Monday, August 4, 2014

FORGOTTEN GEM? Flying Leathernecks (1951)


 
 

                “Flying Leathernecks” is a John Wayne movie directed by Nicholas Ray (“Bitter Victory”).  The movie got a lot of cooperation from the Marine Corps, which was the branch that did the best job of cozying up to Hollywood after WWII.  Not only did it allow the movie to be filmed at Camp Pendleton, but it flew down fighters to provide aerial footage.   The Marines knew that in the post-WWII funding battles, public adulation would come in handy.  The movie opens with the credits backed by the “Marine Corps Hymn”.  The movie is dedicated to the USMC and Marine Corps aviation.

                Wayne plays Maj. Kirby who is the new commander of VMF 247.  He interrupts a party for the assumed promotion of the current exec Capt. Griffin (Robert Ryan).  Awkward!  (Same situation that Burt Lancaster was put in in “Run Silent, Run Deep”.)  You don’t have to be on a submarine to have command dysfunction.  Not only has Griffin reason to be pissed, but he disagrees with Kirby’s tough love philosophy with the boys.  (Similar situation to “Twelve O’Clock High”.) 

The squadron is posted to Guadalcanal during the darkest days of the campaign.  The “Cactus Air Force” is taking losses and morale is low.  Kirby has an idea of how to turn things around – close air support.  This new tactic is enacted without any training or even discussion.  The fighter pilots are not thrilled with strafing anddive bombing, but Kirby discourages them from engaging in dog fights.  When one disobeys orders and gets himself shot down, Kirby insists the ace-wannabes go look at the body.  Meanwhile the empathetic “’Griff” is seething over Kirby’s treatment of the boys.  This is brought to a head when a pilot incapacitated by malaria is forced to fly and is lost.  Kirby responds to Griffin’s criticism with an epic reaming for being too caring.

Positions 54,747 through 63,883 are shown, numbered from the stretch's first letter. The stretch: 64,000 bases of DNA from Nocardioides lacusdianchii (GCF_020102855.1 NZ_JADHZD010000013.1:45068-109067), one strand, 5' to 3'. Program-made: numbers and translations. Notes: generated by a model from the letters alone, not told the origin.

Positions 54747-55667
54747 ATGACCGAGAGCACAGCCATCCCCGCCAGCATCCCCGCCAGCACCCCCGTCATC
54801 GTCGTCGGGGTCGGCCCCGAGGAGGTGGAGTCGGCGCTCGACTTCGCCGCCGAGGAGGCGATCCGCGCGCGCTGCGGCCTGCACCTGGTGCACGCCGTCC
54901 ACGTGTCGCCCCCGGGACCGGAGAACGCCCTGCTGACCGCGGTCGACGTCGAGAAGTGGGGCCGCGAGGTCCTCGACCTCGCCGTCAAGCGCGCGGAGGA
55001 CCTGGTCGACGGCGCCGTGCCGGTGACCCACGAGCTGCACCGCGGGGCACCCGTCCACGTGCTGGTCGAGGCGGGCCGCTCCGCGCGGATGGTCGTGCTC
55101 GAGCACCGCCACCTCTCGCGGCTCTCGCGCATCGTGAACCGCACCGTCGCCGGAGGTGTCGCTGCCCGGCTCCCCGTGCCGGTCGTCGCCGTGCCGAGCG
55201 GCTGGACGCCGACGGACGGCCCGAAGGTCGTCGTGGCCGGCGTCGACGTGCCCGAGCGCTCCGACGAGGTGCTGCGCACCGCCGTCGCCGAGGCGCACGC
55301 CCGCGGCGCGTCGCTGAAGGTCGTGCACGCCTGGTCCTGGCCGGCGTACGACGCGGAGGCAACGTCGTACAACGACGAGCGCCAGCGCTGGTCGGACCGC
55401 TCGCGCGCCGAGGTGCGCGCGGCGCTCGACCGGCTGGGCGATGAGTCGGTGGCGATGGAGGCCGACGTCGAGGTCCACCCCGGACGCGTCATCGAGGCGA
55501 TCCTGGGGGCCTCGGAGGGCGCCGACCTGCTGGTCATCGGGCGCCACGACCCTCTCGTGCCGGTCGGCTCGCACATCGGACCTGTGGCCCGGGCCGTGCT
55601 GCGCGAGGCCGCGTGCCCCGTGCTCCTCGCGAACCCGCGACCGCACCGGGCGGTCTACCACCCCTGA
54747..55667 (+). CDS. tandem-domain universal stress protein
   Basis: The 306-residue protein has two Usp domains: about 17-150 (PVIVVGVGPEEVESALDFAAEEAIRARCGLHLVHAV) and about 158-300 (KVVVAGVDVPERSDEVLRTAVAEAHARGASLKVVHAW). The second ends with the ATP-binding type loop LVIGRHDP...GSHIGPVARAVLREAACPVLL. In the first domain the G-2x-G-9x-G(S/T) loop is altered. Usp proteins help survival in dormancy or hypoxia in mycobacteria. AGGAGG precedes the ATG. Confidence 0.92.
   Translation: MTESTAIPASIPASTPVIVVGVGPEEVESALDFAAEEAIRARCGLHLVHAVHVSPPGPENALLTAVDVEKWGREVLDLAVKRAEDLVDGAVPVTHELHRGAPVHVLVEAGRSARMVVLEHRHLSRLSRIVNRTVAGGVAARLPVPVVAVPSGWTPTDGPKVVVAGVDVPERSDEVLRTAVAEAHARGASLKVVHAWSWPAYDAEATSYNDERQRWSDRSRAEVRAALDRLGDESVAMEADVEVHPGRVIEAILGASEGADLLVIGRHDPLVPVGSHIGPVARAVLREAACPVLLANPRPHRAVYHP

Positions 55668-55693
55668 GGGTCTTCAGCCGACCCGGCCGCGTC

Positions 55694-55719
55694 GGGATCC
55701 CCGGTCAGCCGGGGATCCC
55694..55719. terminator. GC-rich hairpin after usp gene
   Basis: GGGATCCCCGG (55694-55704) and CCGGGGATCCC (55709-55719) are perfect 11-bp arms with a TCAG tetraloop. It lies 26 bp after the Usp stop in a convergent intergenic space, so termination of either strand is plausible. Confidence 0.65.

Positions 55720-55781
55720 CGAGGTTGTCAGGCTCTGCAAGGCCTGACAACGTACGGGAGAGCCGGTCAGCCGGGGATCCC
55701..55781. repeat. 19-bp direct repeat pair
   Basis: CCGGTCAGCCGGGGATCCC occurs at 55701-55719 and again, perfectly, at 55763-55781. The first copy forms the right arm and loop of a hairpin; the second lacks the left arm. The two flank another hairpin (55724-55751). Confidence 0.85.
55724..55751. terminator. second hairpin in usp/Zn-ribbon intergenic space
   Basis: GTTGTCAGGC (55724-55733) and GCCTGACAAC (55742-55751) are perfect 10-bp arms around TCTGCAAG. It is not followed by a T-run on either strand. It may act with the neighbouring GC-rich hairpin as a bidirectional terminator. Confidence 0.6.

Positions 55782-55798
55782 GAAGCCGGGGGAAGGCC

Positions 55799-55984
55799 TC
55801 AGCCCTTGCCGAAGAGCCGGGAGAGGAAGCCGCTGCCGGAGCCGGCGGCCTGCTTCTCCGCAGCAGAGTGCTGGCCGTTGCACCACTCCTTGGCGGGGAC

"Extreme dysentery is no
excuse for not flying"
"Give the guy a break, we're out of
Charmins"
 
The new tactic is effective and Kirby is sent stateside to promote ground support.  Get ready to gag as he spends some time with his wife and child.  This registers higher on the vomit meter than the earlier record from home.  Kirby is assigned a new squadron to train in his tactic and guess who his exec is!  Griff has learned his lesson and is now just as much of an asshole as his mentor.  He proves this when they are sent to Okinawa and Griff declines to go to the aid of his brother-in-law who is having engine trouble.  He is finally ready to take command and carry on.

There is a little factual basis for the movie.  Kirby is based on Maj. John L. Smith who commanded VHF-223 on Guadalcanal.  He shot down 19 Japanese planes to become one of the leading aces in the Marine Corps in WWII.  You don’t shoot down that many while concentrating on ground support, so that part was apparently made up.  Possibly because when the movie was being made, Marine aviation was performing a mainly ground support role in Korea.  In actuality, Smith’s tactic was to pounce on Japanese bomber formations from high above, passing through the formation, then racing home if there were any Zero escorts.  That practical, yet unsporting, tactic probably did not go over well with the real flyboys either.